US Senator, Lisa Murkowski (R-AK) (pictured) has introduced new legislation to provide a permanent exemption from the Passenger Vessel Services Act (PVSA) for cruises between the Lower 48 and Alaska.
During her keynote speech at the Southeast Conference Annual Meeting in Haines, Senator Murkowski unveiled the details of her proposal.
“While the PVSA is well-intentioned to protect American jobs and businesses, it had the unintended consequence of putting Alaskan businesses at the mercy of the Canadian government.
“It nearly wiped out Southeast Alaskan economies as we saw business after business ready to welcome visitors, but unable to because Canadians would not respond to our requests to allow foreign stops at their ports to meet the requirement of PVSA. We cannot let that happen again,” she said.
“I intend to introduce legislation that will permanently exempt Alaskan cruises carrying more than 1,000 passengers from the PVSA. This legislation will create jobs for American merchant mariners in the cruise industry, and to ensure foreign-built cruise ships do not compete with US-built ships, this waiver will end once there is a US-built cruise ship that carries more than 1,000 passengers.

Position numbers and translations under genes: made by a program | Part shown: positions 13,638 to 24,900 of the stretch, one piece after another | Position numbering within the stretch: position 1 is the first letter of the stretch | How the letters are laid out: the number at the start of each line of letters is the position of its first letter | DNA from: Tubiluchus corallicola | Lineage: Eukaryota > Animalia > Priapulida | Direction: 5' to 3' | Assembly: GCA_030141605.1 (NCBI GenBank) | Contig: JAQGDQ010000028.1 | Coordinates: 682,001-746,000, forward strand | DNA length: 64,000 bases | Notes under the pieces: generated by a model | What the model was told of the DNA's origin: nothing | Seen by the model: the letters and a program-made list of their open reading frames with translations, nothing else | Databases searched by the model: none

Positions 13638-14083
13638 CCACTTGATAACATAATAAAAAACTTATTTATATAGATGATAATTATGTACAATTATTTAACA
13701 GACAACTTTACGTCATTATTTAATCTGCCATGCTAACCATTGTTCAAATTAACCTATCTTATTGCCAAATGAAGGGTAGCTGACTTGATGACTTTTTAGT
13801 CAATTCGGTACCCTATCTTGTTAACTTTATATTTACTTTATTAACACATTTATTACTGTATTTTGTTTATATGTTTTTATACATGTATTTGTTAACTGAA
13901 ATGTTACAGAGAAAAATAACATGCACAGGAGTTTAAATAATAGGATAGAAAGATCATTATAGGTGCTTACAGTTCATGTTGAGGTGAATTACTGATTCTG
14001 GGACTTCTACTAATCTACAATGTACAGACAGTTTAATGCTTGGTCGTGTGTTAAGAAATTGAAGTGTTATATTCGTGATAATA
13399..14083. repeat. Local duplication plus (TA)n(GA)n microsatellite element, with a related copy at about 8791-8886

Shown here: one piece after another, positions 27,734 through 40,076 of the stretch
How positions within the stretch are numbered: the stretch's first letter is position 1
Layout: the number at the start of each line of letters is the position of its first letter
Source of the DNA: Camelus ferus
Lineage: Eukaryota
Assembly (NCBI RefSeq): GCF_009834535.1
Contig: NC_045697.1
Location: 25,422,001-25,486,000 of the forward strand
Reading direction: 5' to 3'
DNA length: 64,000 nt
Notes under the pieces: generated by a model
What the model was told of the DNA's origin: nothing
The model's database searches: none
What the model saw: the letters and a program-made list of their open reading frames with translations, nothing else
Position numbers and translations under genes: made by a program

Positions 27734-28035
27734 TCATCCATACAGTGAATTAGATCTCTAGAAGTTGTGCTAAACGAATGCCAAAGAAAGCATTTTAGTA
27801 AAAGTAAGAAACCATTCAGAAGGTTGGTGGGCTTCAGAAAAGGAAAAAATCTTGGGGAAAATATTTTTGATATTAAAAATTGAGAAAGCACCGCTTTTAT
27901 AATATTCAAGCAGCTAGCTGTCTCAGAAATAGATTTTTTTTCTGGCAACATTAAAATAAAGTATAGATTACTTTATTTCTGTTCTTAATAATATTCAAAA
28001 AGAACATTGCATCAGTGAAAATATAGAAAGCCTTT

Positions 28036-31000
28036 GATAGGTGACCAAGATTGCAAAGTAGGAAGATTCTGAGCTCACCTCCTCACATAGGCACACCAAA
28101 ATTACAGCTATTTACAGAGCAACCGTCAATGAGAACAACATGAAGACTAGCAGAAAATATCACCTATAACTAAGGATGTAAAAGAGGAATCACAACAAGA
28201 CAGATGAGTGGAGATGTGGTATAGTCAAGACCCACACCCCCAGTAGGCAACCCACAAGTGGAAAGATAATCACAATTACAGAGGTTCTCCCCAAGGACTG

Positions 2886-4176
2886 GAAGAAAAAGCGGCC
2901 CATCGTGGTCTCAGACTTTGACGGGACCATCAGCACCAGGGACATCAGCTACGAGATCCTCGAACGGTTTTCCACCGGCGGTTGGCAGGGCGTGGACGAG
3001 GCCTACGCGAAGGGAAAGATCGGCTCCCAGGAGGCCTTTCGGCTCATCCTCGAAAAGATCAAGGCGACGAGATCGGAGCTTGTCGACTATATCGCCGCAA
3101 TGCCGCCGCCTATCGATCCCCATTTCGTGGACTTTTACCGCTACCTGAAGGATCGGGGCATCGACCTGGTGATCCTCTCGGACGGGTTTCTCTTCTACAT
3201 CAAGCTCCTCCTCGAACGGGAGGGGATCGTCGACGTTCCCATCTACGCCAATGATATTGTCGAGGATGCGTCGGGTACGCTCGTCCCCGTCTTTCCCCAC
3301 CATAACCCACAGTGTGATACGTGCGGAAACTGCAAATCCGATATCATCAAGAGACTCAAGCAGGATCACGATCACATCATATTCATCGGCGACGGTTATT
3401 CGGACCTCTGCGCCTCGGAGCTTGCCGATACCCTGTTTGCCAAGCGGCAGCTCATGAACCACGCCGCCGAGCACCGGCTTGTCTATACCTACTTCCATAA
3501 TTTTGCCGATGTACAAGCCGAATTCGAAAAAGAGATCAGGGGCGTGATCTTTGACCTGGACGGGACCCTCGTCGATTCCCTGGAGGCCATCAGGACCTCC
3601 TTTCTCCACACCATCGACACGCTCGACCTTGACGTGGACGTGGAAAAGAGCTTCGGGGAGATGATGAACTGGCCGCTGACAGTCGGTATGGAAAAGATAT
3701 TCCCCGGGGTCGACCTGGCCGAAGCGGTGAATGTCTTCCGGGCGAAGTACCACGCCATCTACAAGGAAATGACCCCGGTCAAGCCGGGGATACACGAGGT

“We do not want to compete with US shipbuilders—that’s why this legislation ends once there is an American market. Bottom line, we need to reform the PVSA so that Alaskans’ ability to engage in commerce isn’t derailed by the government of another country,” she added.
In 2019, Alaska hosted over 1.3 mill visitors on board cruise ships. This ceased in 2020, due to the COVID-19 pandemic and associated mandates, decimating Alaskan small businesses and the local economy overall.
For example, according to a Southeast Conference report of June, 2020, Skagway business revenue was down by 80%, compared to the same period in 2019.
The Alaskan tourism industry typically generates more than $214 mill in state and municipal revenue, more than $1.4 bill in payroll, and $2.2 bill in visitor spending—all of which saw a significant decline during the coronavirus pandemic.
Her legislation, the Alaska Tourism Restoration Act (ATRA), which was signed into law on 24th May, 2021, provided a temporary fix under the PVSA, and paved the way for cruise ships to resume operations and transport passengers between the US States of Washington and Alaska for the remainder of the 2021 season.
Due to the Canadian prohibition on passenger vessels sailing in its waters, large cruise ships sailing to Alaska would not have been able to operate this summer and autumn, as the PVSA requires a stop in a foreign country.
PVSA was designed to benefit American shipbuilders and seafarers and to bolster the US readiness in times of conflict.
While the PVSA still serves its purpose in the Lower 48, it became readily apparent during the COVID-19 pandemic that Alaska needed an exemption, due to Canada closing its borders, her office explained.